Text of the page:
The Conservatives want to dispense with ‘fossil fuel’ and nuclear electricity generation by 2050, Labour by 2040 and Extinction Rebellion by 2025, and have us thereafter rely solely on wind & solar. The environmentalists also want to dispense with the hydroelectric & pumped storage installations.

Running flat out, our current wind farms can produce around 12.5gw & solar arrays around 10gw. On clear windy days this equates to just over half our daily energy requirements of around 38gw, the rest being made up by the other forms of generation listed above, but that assumes the wind is blowing every day not too little or too much, and every day is cloudless.

If the wind is too slight, the turbines don’t turn fast enough to generate the correct voltage. If the wind is blowing too strongly, the turbines have to be brought to a stop to prevent them over-speeding and damaging the electric motors and bearings.

If we acceded to Extinction Rebellion’s ‘demands’ by 2025 and discontinued every form of electricity generation in the UK apart from wind and solar, we would have permanent 50% power cuts, and that again assumes that every day from then on the wind will be blowing constantly at the right speed, and every day will be cloudless, which rarely happens.

In reality, we would be lucky to have electricity 20% of the time. The effect on homes, businesses and perhaps most importantly hospitals would be devastating.

There are two other major problems. Dispensing with natural gas, which the government wants to do by 2035, will mean that most people would no longer be able to heat their homes or cook, as most houses now have gas-fired central heating and ovens.

The government wants all heating and cooking to be electric, but the existing national grid cannot support such a large increase in demand, estimated to be around ten-fold, so a massive upgrade would be required of the entire electricity distribution system nationwide, which would involve replacing every pylon, every transmission line, every underground cable, all the associated switchgear and the wiring in most houses. Such a colossal project would take many years and cost hundreds of millions of pounds, costs that would be passed onto consumers.

The other major issue is if we stop using oil, we will not be able to maintain the wind turbines, as there will be no lubricants and greases, so once they fail or reach the end of their working lives, they will likely never work again. If we are to fully ‘de-carbonise’, it will require the virtual elimination of manufacturing and industry, so there will be no way to make any news ones, or replacement parts for existing ones.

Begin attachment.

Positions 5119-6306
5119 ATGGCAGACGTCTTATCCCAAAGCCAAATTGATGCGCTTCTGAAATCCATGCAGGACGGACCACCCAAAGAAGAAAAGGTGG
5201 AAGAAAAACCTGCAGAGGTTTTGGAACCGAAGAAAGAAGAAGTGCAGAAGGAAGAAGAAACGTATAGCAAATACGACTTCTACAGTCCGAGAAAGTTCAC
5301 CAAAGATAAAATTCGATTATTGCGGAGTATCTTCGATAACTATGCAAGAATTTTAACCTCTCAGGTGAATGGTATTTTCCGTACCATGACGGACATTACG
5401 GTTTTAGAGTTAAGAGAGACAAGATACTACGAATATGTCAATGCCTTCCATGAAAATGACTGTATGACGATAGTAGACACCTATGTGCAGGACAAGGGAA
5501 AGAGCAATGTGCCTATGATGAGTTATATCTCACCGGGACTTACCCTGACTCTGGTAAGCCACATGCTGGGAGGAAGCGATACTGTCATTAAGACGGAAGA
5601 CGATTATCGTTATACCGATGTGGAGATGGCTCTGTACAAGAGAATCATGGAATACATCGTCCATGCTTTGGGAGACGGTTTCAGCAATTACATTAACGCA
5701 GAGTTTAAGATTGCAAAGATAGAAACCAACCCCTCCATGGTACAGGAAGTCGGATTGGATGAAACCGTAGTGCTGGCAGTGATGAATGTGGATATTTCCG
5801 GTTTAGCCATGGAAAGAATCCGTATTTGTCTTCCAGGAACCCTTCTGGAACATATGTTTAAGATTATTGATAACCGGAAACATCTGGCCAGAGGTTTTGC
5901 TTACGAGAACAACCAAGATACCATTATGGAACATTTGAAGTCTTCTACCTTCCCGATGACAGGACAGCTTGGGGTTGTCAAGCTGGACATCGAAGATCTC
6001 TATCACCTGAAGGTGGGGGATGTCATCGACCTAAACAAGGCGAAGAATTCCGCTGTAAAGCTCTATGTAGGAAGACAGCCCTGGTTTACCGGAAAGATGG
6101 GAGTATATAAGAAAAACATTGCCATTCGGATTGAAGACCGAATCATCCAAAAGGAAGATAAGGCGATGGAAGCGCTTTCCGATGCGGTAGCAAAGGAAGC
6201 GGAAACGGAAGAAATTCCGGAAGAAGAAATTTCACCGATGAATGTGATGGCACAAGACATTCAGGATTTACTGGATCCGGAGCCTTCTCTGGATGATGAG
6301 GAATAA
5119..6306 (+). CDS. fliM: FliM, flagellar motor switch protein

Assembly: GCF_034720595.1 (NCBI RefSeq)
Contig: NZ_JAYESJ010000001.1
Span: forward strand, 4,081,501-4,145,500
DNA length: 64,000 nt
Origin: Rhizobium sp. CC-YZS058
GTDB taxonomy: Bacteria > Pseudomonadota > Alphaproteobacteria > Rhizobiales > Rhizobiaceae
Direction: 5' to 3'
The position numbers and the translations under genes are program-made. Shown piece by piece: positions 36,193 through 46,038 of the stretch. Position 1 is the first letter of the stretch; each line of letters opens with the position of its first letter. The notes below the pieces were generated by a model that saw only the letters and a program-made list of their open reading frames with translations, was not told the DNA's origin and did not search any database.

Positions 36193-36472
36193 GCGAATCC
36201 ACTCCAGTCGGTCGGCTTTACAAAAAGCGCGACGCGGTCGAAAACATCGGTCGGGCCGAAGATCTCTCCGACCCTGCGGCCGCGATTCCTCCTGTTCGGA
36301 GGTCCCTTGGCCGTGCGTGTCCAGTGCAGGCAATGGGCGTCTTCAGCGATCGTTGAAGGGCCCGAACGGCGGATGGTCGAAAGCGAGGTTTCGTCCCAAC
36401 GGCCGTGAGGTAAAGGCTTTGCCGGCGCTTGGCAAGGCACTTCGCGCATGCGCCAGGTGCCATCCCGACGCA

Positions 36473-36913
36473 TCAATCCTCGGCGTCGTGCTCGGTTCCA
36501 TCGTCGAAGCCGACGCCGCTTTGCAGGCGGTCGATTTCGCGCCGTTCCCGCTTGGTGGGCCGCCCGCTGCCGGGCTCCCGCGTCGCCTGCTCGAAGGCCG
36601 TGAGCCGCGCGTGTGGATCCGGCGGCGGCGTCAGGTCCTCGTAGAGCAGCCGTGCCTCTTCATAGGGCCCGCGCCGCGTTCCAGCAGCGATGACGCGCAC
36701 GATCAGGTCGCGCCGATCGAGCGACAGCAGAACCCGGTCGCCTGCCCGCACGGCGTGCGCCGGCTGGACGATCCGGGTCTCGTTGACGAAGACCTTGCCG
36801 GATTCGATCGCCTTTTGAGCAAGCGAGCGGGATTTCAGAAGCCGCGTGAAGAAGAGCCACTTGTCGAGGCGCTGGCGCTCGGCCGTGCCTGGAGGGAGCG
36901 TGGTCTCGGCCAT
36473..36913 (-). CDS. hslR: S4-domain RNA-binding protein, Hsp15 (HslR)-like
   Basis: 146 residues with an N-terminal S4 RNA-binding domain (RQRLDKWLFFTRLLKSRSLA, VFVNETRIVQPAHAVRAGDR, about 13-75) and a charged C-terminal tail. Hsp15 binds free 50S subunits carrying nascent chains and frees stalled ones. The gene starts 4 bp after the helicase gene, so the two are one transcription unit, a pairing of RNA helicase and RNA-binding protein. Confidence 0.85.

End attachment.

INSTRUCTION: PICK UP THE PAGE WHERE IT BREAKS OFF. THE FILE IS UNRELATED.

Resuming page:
Whichever way you look at it, the chances of us continuing to have 24-hour electricity on demand are receding with every passing year. The future for the UK is looking cold and dark.


British bird charity expected to announce opposition to game bird shooting

The RSPB is expected to voice its opposition to game bird shooting for the first time as it faces backlash from countryside organisations.

While the bird charity has spoken out about issues pertaining to wild birds on grouse moors, including hen harrier persecution, it has not taken a firm view on the shooting industry as a whole before.

At the organisation's Annual General Meeting on Saturday, Kevin Cox, the Chair of Council announced that the RSPB would be reviewing its policy on game bird shooting and associated land management. ​

He said that while it is an "emotive issue", policy makers would be developing "a set of conservation tests for management practices associated with game bird shooting."

Mr Cox added: "We will use these to guide the RSPB’s conservation policy, practice and communications, consistent with the ongoing climate and ecological emergency, respectful of our charitable objectives and maintaining the confidence and support of our members.

"We intend to do this, informed by the views of members and other stakeholders many of whom we have engaged with on these issues for decades."